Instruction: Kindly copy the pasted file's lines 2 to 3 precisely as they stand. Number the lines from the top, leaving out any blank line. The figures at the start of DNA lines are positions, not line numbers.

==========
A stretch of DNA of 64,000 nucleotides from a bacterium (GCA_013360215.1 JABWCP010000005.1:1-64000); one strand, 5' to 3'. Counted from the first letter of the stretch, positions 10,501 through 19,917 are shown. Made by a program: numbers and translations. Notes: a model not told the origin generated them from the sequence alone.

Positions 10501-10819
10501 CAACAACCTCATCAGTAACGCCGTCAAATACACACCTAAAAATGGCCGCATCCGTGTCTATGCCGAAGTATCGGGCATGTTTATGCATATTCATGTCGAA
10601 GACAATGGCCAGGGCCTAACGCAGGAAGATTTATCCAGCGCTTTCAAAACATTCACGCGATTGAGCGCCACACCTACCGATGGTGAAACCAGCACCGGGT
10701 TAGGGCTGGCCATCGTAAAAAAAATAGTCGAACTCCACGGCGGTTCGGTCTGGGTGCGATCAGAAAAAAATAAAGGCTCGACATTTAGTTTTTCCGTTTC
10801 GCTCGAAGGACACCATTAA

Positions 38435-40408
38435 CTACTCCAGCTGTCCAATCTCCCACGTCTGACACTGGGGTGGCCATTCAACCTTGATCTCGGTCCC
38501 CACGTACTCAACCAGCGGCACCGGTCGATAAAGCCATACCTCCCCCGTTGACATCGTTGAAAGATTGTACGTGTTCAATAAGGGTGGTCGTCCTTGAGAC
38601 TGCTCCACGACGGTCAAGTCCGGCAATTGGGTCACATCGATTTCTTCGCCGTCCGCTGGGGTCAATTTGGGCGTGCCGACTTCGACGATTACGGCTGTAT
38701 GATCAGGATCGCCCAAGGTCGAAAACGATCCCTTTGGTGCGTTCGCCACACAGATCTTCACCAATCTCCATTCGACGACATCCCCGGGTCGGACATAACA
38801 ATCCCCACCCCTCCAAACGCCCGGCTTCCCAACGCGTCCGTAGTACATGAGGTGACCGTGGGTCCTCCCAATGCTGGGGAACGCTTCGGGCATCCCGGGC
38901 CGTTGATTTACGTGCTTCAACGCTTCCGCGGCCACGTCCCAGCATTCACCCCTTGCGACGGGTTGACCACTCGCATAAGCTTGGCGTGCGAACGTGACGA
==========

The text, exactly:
Positions 10501-10819
10501 CAACAACCTCATCAGTAACGCCGTCAAATACACACCTAAAAATGGCCGCATCCGTGTCTATGCCGAAGTATCGGGCATGTTTATGCATATTCATGTCGAA